Recently April DeConick posted some excellent thoughts on 10 commandments or operating principles for engaging a text from the historical-critical method. Her post is well worth the time to read and ponder. Once of her points struck a chord with some of the things we've been wrestling with in Community of God, namely to what degree are certain texts communicating "history." Here's one thing she had to say:
The text is not reporting history, it is reporting theology and it is using story to do so. This makes recovering history extremely difficult because all is not as it seems. We need to ask questions such as why is the author reporting his history and his theology this way? What other histories and theologies does the author know about? What traditions has the author received? How has the author shaped those traditions? Why has he shaped them in the manner that he has? Who has something to gain by this view of history and theology? Who has something to lose by this view of history and theology? What are the author's assumptions and how do these impact the author's narrative? How is the author's narrative related to other narratives? How is the author's narrative related to history? Etc.
Concerning the quote above, I tend to agree with James McGrath [see the comment section of her post] that certain texts may not be communicating what we would define as "history," as we have come to embrace it in our post-enlightenment mindset. As I've said before here, I think we need to temper our vision of "history" when we approach the text of the scriptures.
I think DeConick is correct in her assessment that even what may appear as a historical narrative in the text has some underlying assumptions and motivations that we need to be aware of. Texts that appear to be historical need to be read with the question of what theological, political, and social position the author is writing from, as this has an inherent impact on the way the historical portrayal is being painted. All scripture is theological, even portions that appear to be presenting a mere historical narrative.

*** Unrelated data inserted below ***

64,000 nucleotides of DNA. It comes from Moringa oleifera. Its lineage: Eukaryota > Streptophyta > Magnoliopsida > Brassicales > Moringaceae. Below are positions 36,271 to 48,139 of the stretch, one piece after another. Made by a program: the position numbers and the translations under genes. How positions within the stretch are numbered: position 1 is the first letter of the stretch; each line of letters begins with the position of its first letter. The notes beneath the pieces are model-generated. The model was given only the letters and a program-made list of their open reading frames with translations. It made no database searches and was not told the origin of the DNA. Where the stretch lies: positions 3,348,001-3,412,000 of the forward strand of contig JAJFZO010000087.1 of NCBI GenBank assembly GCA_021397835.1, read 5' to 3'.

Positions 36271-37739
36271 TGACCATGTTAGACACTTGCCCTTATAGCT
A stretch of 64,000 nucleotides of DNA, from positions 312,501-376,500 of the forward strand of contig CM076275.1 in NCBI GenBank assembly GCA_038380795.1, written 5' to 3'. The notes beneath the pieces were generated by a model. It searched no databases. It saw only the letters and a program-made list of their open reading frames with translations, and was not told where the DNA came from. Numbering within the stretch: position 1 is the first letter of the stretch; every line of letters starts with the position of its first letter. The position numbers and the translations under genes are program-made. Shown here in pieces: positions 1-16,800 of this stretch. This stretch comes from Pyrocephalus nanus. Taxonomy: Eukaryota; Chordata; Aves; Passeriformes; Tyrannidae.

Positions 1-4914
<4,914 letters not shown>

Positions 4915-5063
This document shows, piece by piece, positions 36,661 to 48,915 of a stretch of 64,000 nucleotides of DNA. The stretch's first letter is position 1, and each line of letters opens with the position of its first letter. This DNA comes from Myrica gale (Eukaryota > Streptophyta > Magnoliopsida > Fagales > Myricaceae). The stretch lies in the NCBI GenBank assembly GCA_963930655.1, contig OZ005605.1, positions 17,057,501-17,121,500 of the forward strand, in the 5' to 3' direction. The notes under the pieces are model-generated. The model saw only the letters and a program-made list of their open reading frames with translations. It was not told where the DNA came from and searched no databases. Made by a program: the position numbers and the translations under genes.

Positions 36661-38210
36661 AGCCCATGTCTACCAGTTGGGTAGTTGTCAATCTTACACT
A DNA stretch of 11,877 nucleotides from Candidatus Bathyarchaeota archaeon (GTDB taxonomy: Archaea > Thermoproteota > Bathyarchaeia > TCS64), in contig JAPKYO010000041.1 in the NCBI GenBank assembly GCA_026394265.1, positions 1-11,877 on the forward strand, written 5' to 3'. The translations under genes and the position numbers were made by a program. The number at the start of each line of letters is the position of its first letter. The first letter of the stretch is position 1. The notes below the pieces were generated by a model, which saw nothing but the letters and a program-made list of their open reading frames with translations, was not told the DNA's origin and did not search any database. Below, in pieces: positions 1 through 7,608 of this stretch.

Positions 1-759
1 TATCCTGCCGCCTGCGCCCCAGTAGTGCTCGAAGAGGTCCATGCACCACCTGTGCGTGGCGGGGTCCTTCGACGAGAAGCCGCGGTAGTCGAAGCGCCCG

Case in point from Community of God. We've been exploring the return of the exiles through the texts of Ezra and Nehemiah. One of the issues raised in these texts is the intermarriage of the Jews with the surrounding "foreigners." What is presented in the texts is a strict exogamy based upon "the Law." Yet this raises a few questions, like what are we to do with Moses, the receiver of the Law, who married a foreign wife? It appears that what is offered in Ezra 9-10 as a breaking of "the Law" is more of a theological and identity driven discussion, offered as in historical narrative. To make things even more complicated, we read Ruth alongside Ezra-Nehemiah. What appears to be a simple tale of a kinsman-redeemer takes on a different significance when we realize that Ruth was a foreign wife. It appears that the text is proclaiming God's greater acceptance of the foreigner, even the foreign wife.
So in two texts that appear to be recording history, we find a theological concern being set forth. Even more surprising, we find two absolutely opposing theological views being presented in the scriptures, each being couched in what appears to be a historical narrative. To read each of these merely as history is to miss the greater theological portrait being painted by each author about what and who constitutes being Jewish.